Around 1,400 years ago, an intrepid pilgrim traveled 10,000 miles along the Silk Road for 17 years, past 110 countries and regions, to finally reach the heart of Buddhism at its source in India.
Things have changed over the centuries, but the courage and dedication of Buddhist monk Xuanzang (AD 602-664) is still remembered today as China accelerates its Belt and Road Initiative, which was launched in 2013.
The First International Conference on Xuanzang and Silk Road Culture was recently held in Xi’an, capital of Shaanxi Province, which was the beginning and end of his epic journey. It attracted more than 300 experts, scholars and religious figures from China, Japan, South Korea, Germany, the United States, Canada, India, Sri Lanka and Singapore.
The three-day conference included 16 forums on topics that included Buddhist literature and art, Buddhist discipline and history, Xuanzang and the Buddhism of Central Asia, Japan and India, Xuanzang’s impact on contemporary Buddhism and his translation work.
“The successful launch of China’s Belt and Road Initiative relies on the mutual trust and understanding between China and the countries along the route,” said Li Li’an, an expert on Xuanzang and a professor from the Northwest University. “What he did 1,400 years ago broke the boundaries of different nations and ethnic groups, going beyond different religions and cultural backgrounds. Xuanzang is the best friendship and peace ambassador of the Belt and Road Initiative.”
After Xuanzang returned to Xi’an with the essence of the Buddhist sutras, he wrote “Buddhist Records of the Western World,” a book on his fascinating and extensive journey.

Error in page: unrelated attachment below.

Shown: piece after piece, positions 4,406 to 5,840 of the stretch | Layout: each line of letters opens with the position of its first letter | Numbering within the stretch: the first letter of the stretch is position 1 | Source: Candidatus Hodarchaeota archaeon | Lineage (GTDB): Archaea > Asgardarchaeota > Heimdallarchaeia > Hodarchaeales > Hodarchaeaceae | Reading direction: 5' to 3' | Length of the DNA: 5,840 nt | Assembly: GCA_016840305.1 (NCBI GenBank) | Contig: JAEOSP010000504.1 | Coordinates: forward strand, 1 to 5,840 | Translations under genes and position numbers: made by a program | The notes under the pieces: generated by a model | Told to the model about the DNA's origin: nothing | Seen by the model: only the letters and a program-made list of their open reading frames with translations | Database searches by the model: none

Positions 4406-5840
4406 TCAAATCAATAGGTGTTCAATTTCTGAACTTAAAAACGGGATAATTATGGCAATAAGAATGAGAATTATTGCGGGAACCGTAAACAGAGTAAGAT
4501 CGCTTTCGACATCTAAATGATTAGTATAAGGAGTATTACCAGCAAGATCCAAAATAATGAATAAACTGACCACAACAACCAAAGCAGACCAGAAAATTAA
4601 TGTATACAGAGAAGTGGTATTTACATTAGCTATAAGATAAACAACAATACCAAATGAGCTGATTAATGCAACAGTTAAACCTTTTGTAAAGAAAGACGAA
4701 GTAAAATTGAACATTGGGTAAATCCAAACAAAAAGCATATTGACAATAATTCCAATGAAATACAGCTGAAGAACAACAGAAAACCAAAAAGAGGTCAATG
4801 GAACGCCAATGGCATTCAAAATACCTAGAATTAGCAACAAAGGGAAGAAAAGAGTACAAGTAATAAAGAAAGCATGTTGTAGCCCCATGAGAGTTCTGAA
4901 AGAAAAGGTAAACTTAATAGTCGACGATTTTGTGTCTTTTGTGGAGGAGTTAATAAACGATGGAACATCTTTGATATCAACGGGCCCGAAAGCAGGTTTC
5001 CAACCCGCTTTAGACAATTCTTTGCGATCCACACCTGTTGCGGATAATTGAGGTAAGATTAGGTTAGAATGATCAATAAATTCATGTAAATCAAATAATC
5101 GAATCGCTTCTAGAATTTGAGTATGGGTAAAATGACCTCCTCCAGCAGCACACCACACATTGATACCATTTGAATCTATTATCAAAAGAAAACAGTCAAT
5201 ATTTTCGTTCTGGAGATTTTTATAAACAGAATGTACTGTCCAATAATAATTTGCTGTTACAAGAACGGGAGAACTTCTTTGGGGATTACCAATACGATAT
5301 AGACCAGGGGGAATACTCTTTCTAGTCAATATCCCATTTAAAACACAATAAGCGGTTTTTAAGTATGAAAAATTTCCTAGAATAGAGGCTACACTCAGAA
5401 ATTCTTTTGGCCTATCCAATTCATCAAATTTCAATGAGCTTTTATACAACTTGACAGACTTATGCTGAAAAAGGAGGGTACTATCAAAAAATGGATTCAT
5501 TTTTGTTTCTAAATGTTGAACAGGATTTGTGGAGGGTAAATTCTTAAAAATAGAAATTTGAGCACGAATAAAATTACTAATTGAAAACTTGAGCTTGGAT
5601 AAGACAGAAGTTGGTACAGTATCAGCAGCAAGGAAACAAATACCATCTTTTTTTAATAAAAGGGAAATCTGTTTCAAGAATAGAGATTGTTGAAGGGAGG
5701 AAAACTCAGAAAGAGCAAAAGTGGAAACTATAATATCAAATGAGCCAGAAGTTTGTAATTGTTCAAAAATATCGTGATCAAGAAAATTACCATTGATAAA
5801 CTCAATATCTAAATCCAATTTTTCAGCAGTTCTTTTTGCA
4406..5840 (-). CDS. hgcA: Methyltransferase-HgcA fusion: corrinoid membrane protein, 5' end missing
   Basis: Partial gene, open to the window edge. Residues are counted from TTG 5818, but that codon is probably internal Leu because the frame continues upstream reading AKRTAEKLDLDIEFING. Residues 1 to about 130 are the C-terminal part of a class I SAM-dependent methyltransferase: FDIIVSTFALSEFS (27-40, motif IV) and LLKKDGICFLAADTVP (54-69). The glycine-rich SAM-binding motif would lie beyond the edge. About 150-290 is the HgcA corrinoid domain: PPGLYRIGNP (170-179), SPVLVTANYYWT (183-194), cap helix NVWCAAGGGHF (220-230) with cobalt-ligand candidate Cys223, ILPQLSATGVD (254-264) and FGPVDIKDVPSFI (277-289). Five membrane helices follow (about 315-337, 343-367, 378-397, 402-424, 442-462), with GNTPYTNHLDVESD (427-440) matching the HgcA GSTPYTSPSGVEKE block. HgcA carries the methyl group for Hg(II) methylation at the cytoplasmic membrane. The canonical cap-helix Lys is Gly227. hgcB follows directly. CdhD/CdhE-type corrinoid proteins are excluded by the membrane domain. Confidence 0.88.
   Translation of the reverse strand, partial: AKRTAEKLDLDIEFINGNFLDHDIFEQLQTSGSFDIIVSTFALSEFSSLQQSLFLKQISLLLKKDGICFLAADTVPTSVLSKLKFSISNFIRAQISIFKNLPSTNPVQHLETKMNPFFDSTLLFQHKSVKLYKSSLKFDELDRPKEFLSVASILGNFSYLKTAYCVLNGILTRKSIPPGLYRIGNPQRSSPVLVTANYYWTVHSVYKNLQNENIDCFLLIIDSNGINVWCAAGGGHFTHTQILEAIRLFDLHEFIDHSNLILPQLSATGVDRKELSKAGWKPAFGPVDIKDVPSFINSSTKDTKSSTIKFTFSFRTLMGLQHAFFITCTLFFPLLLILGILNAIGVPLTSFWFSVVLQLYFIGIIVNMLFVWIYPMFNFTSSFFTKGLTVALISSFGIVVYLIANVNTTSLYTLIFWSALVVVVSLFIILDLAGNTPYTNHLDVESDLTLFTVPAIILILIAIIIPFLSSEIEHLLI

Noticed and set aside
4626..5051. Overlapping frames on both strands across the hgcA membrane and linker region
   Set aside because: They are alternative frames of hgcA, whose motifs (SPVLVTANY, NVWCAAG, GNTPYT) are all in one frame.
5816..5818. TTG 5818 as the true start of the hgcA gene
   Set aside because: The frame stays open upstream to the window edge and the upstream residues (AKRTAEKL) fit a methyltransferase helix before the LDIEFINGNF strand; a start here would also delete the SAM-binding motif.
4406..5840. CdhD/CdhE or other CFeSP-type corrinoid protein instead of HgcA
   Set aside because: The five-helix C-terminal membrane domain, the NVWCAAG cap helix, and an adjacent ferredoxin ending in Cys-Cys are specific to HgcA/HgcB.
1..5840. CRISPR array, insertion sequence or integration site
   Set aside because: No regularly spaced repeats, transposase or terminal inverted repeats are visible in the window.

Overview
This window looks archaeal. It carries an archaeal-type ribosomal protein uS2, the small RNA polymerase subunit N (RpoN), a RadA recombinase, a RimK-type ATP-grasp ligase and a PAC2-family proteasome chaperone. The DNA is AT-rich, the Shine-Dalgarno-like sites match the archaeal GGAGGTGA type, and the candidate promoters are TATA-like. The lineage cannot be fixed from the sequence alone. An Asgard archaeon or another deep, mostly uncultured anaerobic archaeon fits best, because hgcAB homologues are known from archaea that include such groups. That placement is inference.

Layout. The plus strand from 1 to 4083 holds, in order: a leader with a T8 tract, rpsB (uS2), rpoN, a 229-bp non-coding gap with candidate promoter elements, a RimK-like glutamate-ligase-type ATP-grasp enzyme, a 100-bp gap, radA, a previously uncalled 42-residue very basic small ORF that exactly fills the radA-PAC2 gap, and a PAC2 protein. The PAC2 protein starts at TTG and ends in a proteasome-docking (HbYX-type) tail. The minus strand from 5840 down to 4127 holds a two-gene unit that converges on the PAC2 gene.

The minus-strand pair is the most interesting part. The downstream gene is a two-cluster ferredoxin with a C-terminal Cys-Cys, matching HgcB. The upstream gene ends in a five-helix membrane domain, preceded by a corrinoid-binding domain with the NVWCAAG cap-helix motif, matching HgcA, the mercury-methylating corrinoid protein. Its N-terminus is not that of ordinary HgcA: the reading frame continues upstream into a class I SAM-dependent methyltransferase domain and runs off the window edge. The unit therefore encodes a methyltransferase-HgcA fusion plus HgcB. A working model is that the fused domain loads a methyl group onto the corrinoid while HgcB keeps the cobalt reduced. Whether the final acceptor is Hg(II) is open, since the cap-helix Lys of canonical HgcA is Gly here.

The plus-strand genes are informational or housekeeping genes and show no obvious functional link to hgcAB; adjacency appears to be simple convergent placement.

“The Silk Road Xuanzang trekked was back then a key link between the East and the West,” said Xue Keqiao, a researcher from the South Asia Studies Center of the Chinese Academy of Social Sciences. “He not only traveled around India, but also noticed and recorded lots of other countries and regions on the Silk Road, which left us important reference materials for today’s research.”
Xuanzang noted many vital harbors along the Indian coastline, such as Tamalitti, Kancipura and Nagapattanam, where Chinese merchant ships once docked.
He also mentioned Sri Lanka, a vital shipping hub of the Maritime Silk Road that reached the Red Sea, the Persian Gulf, West Asia, Southeast Asia and the Far East. The trade and cultural exchanges between the island country and China were found to have begun hundreds of years ago with the discovery of Chinese coins and porcelain.
Xuanzang even noted six ancient Southeast Asian countries — Myanmar, Malaysia, Thailand, Vietnam, Cambodia and Indonesia. Though he didn’t go, Xuanzang included them in the book when he was in the region of today’s Bangladesh.
Not just a courageous explorer and devoutly religious figure, Xuanzang was also a great translator.
“He is one of the rare translators of Indic material into Chinese and the most prolific of any translator,” said Dan Lusthaus, a Buddhism scholar from Harvard University.
Xuanzang’s translations covered all Buddhist genres, and he introduced new Chinese equivalent for Indic terms that had already acquired standard Chinese renderings. His translations today are often labeled “the new translation” style in a newer and more accurate way, indicating a break or change with his predecessors’ efforts.
“Through this conference, people got to know more about the Silk Road, religion, culture, art, archeology, as well as the geography and history of China and Asia,” said Zhang Baotong, a researcher from Shaanxi Academy of Social Sciences and senior adviser to the China Committee of the UN World Silk Road Forum. “What’s more important, the fortitude and bravery Xuanzang showed greatly inspires and encourages us today.”